As many as 100 people die each year in collisions with rural mailboxes. Some boxholders construct mailboxes with supports that are nearly indestructible. In a collision with such structures, a motor vehicle can be severely damaged and its occupants severely injured.

Mail boxes have been a link to the outside world for rural Americans since Rural Free Delivery began in 1896. For a hundred years, rural folks have decorated their front yards and expressed their individuality with their mailbox. Mailboxes have become a nostalgic subject for magazine articles and books, as well as a place to showcase one’s lifestyle or advertise a business interest. The creativity and uniqueness shown in these mail box designs can, however, hide unrecognized safety risks for motorists.

According to “A Guide for Erecting Mailboxes on Highways” published by the American Association of State Highway and Transportation Officials (AASHTO), there are aspects of individual and group mailboxes that can “turn a single mailbox installation into a lethal roadside obstacle”, obstacles that have “impaled or decapitated motorists”. “Possibly 70 to 100 people die annually in the United States in vehicles striking mailboxes where the design of the mailbox, and especially its support, can be shown to have contributed to the severity of the accident,” says AASHTO.

First, consider the location of the box itself, positioned right at the edge of the roadway, probably closer to passersby than any other object, and at car-window height. Even a couple of feet too close to the normal lane of traffic may clip someone’s rearview mirror or cause a mailbox to become a projectile.

If the box is heavier than the standard sheet metal or plastic box approved by the Postmaster, it may continue on through the windshield at 55 mph after an auto has clipped its post.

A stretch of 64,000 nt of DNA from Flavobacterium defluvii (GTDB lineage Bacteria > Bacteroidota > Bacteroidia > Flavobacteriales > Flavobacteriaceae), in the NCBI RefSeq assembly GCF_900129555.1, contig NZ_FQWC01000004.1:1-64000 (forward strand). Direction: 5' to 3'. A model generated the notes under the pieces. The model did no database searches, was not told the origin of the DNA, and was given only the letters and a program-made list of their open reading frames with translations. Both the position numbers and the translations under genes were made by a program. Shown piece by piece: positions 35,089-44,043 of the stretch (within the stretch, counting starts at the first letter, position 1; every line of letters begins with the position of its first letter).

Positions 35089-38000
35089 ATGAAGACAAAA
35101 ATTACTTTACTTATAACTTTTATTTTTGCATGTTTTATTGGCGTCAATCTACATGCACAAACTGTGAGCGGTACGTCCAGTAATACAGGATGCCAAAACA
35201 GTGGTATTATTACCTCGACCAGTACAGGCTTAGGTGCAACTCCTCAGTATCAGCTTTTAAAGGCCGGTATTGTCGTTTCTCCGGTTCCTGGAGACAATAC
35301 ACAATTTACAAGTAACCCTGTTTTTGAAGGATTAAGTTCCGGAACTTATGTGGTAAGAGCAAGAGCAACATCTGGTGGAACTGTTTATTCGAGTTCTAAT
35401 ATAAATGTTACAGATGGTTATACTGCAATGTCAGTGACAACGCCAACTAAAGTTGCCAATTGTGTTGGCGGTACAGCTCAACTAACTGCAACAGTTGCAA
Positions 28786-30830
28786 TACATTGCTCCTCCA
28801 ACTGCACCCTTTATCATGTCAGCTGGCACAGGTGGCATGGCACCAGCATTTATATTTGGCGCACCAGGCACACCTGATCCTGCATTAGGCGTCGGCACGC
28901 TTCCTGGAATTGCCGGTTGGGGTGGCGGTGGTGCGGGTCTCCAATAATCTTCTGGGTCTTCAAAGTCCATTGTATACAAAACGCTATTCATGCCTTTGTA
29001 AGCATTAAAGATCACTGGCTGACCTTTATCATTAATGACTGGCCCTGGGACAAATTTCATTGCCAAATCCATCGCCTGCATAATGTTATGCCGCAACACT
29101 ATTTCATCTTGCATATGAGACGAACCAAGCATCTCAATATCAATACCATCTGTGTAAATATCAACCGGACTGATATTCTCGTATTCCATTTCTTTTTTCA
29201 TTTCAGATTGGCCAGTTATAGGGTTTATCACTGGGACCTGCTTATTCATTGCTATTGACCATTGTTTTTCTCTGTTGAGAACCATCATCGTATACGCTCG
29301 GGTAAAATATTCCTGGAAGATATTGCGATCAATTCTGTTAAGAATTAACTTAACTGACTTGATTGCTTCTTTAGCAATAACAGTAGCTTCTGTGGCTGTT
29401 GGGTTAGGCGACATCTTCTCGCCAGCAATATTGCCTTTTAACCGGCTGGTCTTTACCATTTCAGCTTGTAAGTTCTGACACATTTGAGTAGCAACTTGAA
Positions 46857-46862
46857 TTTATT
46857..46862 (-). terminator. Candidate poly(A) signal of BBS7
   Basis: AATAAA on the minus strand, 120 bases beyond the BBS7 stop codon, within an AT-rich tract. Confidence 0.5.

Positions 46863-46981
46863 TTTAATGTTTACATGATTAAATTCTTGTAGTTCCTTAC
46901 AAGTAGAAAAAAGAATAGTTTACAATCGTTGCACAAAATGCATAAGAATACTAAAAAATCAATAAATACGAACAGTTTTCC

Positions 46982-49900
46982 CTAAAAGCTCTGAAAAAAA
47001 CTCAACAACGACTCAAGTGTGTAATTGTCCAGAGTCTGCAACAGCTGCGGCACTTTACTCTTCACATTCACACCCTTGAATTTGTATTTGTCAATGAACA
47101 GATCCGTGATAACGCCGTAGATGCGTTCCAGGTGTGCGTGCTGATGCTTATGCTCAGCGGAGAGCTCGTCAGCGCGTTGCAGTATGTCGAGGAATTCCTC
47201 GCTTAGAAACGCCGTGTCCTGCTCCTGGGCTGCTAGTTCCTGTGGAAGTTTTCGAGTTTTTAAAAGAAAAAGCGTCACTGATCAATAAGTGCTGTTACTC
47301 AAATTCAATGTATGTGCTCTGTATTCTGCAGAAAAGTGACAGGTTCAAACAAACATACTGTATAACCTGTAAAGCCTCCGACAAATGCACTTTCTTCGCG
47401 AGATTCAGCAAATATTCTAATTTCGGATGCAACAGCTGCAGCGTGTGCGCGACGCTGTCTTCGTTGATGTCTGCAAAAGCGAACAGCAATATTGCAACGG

Similarly, a group mailbox installation on the typical horizontal plank or timber at windshield height may sail through the passenger compartment during a collision.

Second, motorists die or are more severely injured when the energy of a collision is absorbed all at once in a collision with a heavy, well-anchored object rather than something more forgiving. A collision with mailbox mountings constructed to withstand vandalism, road maintainers, snow plows, and wide machinery could leave the mailbox in better condition than a motor vehicle and its passengers.

Ask your Postmaster about the “Domestic Mail Manual” and consult the AASHTO guidelines to put up an attractive, safe mailbox.

Tips for Rural Mailbox Installations

  • Use only Postmaster-approved mailboxes made of light sheet metal or plastic.
  • Locate the mailbox away from traffic so that the mail delivery vehicle can stop completely out of the flow of traffic.
  • Use a support only strong enough to hold the mailbox. An ordinary 4″ x 4″ wood post or 1-1/2″ to 2″ metal pipe anchored in the ground no more than two feet is recommend.
  • Mailbox-to-post attachments should prevent the box from coming loose from the post if struck by a motor vehicle.
  • Multiple mailbox mountings should use individual mounting posts rather than a heavy, horizontal support member.
  • Never mark mailboxes with reflective materials that can mislead or confuse road users. It could be illegal in your state to mark your mailbox with a slow-moving vehicle (SMV) emblem.
  • Contact your Postmaster for specific installation details.


This article has been prepared by members of the Traffic and Transportation Committee of the National Institute for Farm Safety, Inc. (NIFS) in the interest of safety on rural roads. Approved for distribution 26 October 1997.